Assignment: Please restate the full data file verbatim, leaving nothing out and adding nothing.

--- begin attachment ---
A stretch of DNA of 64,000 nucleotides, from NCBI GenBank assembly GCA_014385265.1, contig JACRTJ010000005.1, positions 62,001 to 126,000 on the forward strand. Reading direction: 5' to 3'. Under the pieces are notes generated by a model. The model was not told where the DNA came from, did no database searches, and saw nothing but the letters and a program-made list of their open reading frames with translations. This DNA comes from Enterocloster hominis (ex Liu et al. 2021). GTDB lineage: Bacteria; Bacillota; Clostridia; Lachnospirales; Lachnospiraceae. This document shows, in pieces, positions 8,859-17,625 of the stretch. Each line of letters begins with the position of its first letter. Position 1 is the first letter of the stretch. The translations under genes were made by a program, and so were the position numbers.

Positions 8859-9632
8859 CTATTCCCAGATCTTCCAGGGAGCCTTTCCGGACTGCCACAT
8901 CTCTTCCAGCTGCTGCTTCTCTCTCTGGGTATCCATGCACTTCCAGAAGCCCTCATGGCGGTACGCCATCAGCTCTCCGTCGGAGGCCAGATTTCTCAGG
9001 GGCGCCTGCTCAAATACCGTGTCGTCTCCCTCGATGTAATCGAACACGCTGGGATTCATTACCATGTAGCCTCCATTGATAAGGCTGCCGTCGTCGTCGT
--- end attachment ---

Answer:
A stretch of DNA of 64,000 nucleotides, from NCBI GenBank assembly GCA_014385265.1, contig JACRTJ010000005.1, positions 62,001 to 126,000 on the forward strand. Reading direction: 5' to 3'. Under the pieces are notes generated by a model. The model was not told where the DNA came from, did no database searches, and saw nothing but the letters and a program-made list of their open reading frames with translations. This DNA comes from Enterocloster hominis (ex Liu et al. 2021). GTDB lineage: Bacteria; Bacillota; Clostridia; Lachnospirales; Lachnospiraceae. This document shows, in pieces, positions 8,859-17,625 of the stretch. Each line of letters begins with the position of its first letter. Position 1 is the first letter of the stretch. The translations under genes were made by a program, and so were the position numbers.

Positions 8859-9632
8859 CTATTCCCAGATCTTCCAGGGAGCCTTTCCGGACTGCCACAT
8901 CTCTTCCAGCTGCTGCTTCTCTCTCTGGGTATCCATGCACTTCCAGAAGCCCTCATGGCGGTACGCCATCAGCTCTCCGTCGGAGGCCAGATTTCTCAGG
9001 GGCGCCTGCTCAAATACCGTGTCGTCTCCCTCGATGTAATCGAACACGCTGGGATTCATTACCATGTAGCCTCCATTGATAAGGCTGCCGTCGTCGTCGT